Former NBA and Michigan Wolverines All-star, Chris Webber wants to get back in the game.
Only this time he’ll be running the show. The Webber Group, which Webber leads, announced Thursday on Twitter that they are looking to purchase a majority stake in the Atlanta Hawks.
The Webber Group pt out this statement, “After garnering support of local community and business leaders, this week The Webber Group contacted the NBA to respectively express our intentions to acquire the majority interest of the Atlanta Hawks. Our mission is to give the team back to the community that sustains it: Georgia. We will field a competitive team of high character individuals that will exhibit championship characteristics off the court, while striving for that elusive title on the court.”
The team went on the auction block after owner Bruce Levenson agreed to give up his majority stake in the team and sell after he reported himself to the NBA citing a racist e-mail he sent out in August 2012.
During the course of an investigation it was later revealed that Hawks General Manager, Danny Ferry had made disparaging comments about NBA Small Forward Luol Deng on a conference call with team owners last summer, saying Deng “has a little African in him.” Ferry has since taken an indefinite leave of absence.
Black Enterprise reached out to former NBA sharpshooter Dennis ‘3D’ Scott for his opinion about the matter.
Being an Atlanta native and former Atlanta Hawk employee, Scott is in a unique position to comment on the situation and the mood across the city after the story broke.
He tells us his reaction wasn’t the shock or revulsion many felt when he read the e-mail. Being from the Washington, D.C., area, Scott says he’s known Levensen and Atlanta Hawks General Manager Danny Ferry since he was 12.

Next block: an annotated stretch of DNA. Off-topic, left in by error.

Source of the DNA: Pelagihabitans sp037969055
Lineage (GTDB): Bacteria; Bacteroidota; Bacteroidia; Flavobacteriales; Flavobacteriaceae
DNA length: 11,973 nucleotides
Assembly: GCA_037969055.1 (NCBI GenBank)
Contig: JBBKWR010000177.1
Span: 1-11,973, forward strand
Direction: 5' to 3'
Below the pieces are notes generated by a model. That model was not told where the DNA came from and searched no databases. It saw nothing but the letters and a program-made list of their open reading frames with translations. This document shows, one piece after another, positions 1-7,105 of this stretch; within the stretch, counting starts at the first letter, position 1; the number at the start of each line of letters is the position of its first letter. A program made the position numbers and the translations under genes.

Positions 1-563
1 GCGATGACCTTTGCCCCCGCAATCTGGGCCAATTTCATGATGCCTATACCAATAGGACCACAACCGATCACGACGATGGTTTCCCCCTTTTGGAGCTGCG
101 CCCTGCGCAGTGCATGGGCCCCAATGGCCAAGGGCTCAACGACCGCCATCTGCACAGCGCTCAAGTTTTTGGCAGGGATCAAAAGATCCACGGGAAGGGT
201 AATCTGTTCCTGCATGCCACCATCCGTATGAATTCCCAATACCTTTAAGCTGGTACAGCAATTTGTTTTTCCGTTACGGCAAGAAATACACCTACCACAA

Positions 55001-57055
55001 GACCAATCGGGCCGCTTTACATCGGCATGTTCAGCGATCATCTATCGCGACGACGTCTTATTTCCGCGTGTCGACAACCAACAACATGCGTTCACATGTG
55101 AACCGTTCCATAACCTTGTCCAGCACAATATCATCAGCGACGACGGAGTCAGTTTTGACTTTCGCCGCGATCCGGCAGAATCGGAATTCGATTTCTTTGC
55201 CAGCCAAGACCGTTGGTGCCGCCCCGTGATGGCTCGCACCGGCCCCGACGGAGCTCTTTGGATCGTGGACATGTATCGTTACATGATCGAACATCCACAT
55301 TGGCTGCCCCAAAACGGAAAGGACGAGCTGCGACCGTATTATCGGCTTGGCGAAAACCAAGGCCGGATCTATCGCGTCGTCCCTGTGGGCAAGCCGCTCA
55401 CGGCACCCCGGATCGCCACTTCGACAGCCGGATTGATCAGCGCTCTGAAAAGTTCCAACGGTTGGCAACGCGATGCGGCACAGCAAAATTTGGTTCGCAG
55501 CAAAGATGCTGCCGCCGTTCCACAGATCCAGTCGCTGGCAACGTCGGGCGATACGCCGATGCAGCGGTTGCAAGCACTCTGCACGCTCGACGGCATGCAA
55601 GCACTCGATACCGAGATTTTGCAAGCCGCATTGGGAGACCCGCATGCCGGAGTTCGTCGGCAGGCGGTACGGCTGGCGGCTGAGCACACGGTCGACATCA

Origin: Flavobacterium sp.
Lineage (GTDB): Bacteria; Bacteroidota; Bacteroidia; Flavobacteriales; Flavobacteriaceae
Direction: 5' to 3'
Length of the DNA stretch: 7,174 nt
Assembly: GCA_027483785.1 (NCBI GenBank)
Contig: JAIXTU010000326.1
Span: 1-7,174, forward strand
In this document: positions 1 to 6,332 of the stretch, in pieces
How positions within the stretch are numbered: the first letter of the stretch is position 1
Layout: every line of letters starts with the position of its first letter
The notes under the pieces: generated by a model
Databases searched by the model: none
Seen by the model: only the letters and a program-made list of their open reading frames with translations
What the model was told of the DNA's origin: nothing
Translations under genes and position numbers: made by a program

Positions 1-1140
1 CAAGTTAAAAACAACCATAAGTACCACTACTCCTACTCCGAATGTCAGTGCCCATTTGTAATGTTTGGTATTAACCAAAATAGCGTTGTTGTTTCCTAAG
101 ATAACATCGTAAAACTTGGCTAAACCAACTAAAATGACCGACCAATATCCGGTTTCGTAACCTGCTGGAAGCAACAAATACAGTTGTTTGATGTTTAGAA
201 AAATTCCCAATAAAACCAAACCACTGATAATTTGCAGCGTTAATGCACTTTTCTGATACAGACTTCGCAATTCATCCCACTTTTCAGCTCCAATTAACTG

“Levensen’s e-mail — if you read it all the way through — you read a frustrated billionaire trying to figure out how to turn a franchise around. He looks across the street and sees Falcons owner Arthur Blank, who survived the Michael Vick fiasco and people are still going to this building and supporting his team. That’s how I perceived his e-mail.” Scott also tells BE, “With Danny Ferry it was a very insensitive e-mail but Danny Ferry isn’t racist.”
Scott says Ferry “read something at a poor time of the day at a business setting which he shouldn’t have done. He admitted it and apologized for it, but I don’t believe in my heart because I’ve known Danny and his dad and his family my whole life. They’re not racist people.”
But Scott believes Ferry should take the high road and start again elsewhere, saying, “Was it poor judgment? Heck yeah. Should he keep his job in Atlanta? Probably not. Should he work again in the NBA? Yes. But he probably shouldn’t work in Atlanta because that’s one of the few things that you can not really touch in Atlanta with all its history. I just don’t see how he can continue to keep his job.”
Webber like Scott is also a basketball analyst on NBA TV.
According to ESPN, “Webber played 15 seasons with five teams, averaging 21 points and 10 rebounds in 831 games. He was a five-time All-Star and was named rookie of the year in 1993-94. He is perhaps best remembered for calling a timeout Michigan did not have during the 1993 NCAA title game, and also was linked to receiving improper benefits while with the Wolverines.”
It’s still unclear how much the Atlanta based Hawks team is valued. The Los Angeles Clippers, another team that an NBA owner was forced to give up after disparaging comments, was purchased by former Microsoft CEO Steve Ballmer for $2 billion earlier this year.
NBA legend Michael Jordan is the only ex-NBA player to own a majority stake in a team. Former NBA star Shaquille O’Neal also has a stake in the Sacramento Kings.
Dominique Wilkins, the former Hawks legend who now works in the team’s front office, also has said he is interested in purchasing the team.